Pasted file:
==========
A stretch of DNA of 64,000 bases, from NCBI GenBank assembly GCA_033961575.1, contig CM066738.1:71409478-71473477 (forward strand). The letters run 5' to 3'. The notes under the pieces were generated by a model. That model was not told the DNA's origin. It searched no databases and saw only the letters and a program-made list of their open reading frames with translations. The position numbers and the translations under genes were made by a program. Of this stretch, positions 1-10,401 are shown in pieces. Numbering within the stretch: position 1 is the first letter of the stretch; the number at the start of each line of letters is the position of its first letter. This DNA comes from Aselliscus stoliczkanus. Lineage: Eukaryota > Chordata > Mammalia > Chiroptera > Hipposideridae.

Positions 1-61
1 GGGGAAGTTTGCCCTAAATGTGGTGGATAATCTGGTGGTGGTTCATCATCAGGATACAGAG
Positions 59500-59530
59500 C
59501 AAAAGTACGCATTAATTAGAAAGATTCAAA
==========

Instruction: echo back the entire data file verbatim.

A stretch of DNA of 64,000 bases, from NCBI GenBank assembly GCA_033961575.1, contig CM066738.1:71409478-71473477 (forward strand). The letters run 5' to 3'. The notes under the pieces were generated by a model. That model was not told the DNA's origin. It searched no databases and saw only the letters and a program-made list of their open reading frames with translations. The position numbers and the translations under genes were made by a program. Of this stretch, positions 1-10,401 are shown in pieces. Numbering within the stretch: position 1 is the first letter of the stretch; the number at the start of each line of letters is the position of its first letter. This DNA comes from Aselliscus stoliczkanus. Lineage: Eukaryota > Chordata > Mammalia > Chiroptera > Hipposideridae.

Positions 1-61
1 GGGGAAGTTTGCCCTAAATGTGGTGGATAATCTGGTGGTGGTTCATCATCAGGATACAGAG
Positions 59500-59530
59500 C
59501 AAAAGTACGCATTAATTAGAAAGATTCAAA